Washington — While national attention focused on the Iran-contra hearings in the Russell Senate Office Building, it was business as usual elsewhere on Capitol Hill. The majority Democrats brought Congress a few steps closer to full-blown confrontation with the White House on the federal budget and on arms control. Eight separate Senate committees put final touches on their trade bills, to be combined into one omnibus bill on the Senate floor, as the Reagan administration anxiously looked on. Appropriations committees in both the House and Senate continued to craft spending bills that were sure to raise President Reagan's ire.
Democrats, eager to capture the White House in 1988 and desperate to show the country that they can responsibly govern, have plunged ahead with their agenda, professing indifference to the protests of the White House. President Reagan, stripped of a sympathetic Republican majority in the Senate, threatens to rely on veto power to protect his legacy. Congressional Republicans, who set the legislative pace in the early days of the Reagan era, are largely left to try to hold up Democratic initiatives, or to rally in support of presidential vetoes.
The Iran-contra hearings have introduced a new element to that mix. During the past week, allegations of misconduct by administration officials have tumbled from the witness table in the ornate, second-floor caucus room in the Russell Building - the same chamber in which the Senate Watergate hearings were held.
Similar recitations of wrongdoing will stretch on through the summer months, even while Congress and the White House grapple with an array of important and controversial matters: spending priorities and taxes, miltary programs, arms control, trade issues, and hot-button foreign-policy items like aid to the Nicaraguan contras.
How the Iran-contra hearings affect the push and tug of congressional politics will depend, naturally, on the course they take. If interrogators unearth details that call President Reagan's veracity into question, then relations between Congress and the White House will wither.
``Watch us head for the hills,'' says one senior House Republican aide, hastening to add that he doesn't expect the hearings to unveil facts that will impel Republicans to abandon their President.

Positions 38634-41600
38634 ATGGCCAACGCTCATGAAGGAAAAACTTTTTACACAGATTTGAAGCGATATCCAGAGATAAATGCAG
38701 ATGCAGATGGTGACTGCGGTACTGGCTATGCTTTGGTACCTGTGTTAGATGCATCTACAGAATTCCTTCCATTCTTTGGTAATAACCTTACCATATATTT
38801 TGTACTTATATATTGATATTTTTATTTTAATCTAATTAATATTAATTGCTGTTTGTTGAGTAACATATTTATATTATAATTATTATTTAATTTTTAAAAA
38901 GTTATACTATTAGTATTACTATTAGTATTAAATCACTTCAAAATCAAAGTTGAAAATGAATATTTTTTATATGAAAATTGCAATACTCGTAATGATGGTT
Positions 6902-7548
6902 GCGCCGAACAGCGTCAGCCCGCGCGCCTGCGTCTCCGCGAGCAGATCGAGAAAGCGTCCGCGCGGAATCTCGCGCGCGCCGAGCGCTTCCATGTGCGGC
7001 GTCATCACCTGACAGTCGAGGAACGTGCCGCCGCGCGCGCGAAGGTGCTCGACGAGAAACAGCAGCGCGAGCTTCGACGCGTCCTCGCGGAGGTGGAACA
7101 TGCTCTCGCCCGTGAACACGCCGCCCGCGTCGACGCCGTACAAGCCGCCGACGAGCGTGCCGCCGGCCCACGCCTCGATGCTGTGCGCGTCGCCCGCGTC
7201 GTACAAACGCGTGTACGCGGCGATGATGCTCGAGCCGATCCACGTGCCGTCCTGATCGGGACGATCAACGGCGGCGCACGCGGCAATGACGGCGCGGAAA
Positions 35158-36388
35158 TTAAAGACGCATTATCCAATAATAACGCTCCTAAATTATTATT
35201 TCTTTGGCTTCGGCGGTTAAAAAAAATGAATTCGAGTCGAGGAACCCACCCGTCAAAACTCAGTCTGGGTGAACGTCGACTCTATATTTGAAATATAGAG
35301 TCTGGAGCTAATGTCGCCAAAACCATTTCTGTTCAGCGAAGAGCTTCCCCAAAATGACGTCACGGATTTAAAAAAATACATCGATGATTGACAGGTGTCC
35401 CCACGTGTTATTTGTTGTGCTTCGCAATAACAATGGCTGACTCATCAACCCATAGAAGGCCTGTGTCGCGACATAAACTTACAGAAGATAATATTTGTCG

Barring that worst-case scenario, Republicans say they believe that the political damage has occurred, and that the hearings will fade into little more than a noisome reminder of a well-intentioned policy gone sour. ``It seems to me that the damage has been done,'' says Sen. Richard Lugar (R) of Indiana. ``Politics is a little like the futures market - the liability of Iran-contra has been discounted.''
Others concur, noting how readily the controversy surrounding Democratic presidential candidate Gary Hart's alleged womanizing deflected media attention from the Iran-contra affair as the hearings got under way. As the hearings delve into the minutiae of the affair, they say, public attention is bound to flag. ``In spite of Dan Rather and all the other news hounds being in the city, it will soon become tedious,'' assures Rep. Trent Lott (R) of Mississippi, the House minority whip. ``They'll leave town.''
Democrats, for their part, have studiously avoided gloating over the administration's troubles. The Iran-contra affair is rarely invoked in floor debates, although that is certain to change in the fall when Congress considers the administration's request for additional contra aid.
So far, the only legislation spawned directly by the controversy consists of a bill that would require notification of congressional leaders within 48 hours of the beginning of a covert operation. In addition, the foreign aid bill pending in the House tightens administration flexibility in allocating aid and restates a prohibition against linking United States aid to an agreement by any recipient country to aid the contras.
But Republicans and Democrats alike see the Iran-contra affair, and the attention lavished on the ongoing hearings, as an undeniable windfall for the President's opponents. ``He's been hurt by the affair, but not as much as he might have been,'' says Rep. Henry Hyde (R) of Illinois, a member of the joint committee. ``When he gets on the phone to ask for someone's vote, he's not going to have quite the authority he used to.''